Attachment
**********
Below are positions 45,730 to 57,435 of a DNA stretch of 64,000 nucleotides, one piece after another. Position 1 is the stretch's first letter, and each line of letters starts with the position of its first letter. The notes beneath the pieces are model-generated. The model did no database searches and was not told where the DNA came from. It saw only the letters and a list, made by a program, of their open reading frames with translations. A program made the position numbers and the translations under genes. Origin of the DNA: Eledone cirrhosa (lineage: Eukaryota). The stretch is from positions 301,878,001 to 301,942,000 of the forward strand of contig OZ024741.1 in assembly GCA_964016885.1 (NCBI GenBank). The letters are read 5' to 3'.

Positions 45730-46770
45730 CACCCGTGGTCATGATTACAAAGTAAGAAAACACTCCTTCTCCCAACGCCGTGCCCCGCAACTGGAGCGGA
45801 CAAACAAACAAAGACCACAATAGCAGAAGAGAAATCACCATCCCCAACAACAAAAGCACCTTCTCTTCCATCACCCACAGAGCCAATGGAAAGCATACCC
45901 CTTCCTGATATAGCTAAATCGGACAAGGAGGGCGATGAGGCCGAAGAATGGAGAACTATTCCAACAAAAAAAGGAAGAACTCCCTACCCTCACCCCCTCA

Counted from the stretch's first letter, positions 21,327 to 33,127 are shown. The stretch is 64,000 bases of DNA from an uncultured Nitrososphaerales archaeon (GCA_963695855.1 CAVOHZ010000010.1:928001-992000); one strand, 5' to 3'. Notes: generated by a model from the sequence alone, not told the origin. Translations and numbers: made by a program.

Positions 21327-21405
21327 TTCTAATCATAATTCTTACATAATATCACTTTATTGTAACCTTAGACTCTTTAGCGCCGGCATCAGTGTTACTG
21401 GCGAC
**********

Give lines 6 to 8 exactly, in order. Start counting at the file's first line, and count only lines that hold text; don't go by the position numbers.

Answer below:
Counted from the stretch's first letter, positions 21,327 to 33,127 are shown. The stretch is 64,000 bases of DNA from an uncultured Nitrososphaerales archaeon (GCA_963695855.1 CAVOHZ010000010.1:928001-992000); one strand, 5' to 3'. Notes: generated by a model from the sequence alone, not told the origin. Translations and numbers: made by a program.

Positions 21327-21405
21327 TTCTAATCATAATTCTTACATAATATCACTTTATTGTAACCTTAGACTCTTTAGCGCCGGCATCAGTGTTACTG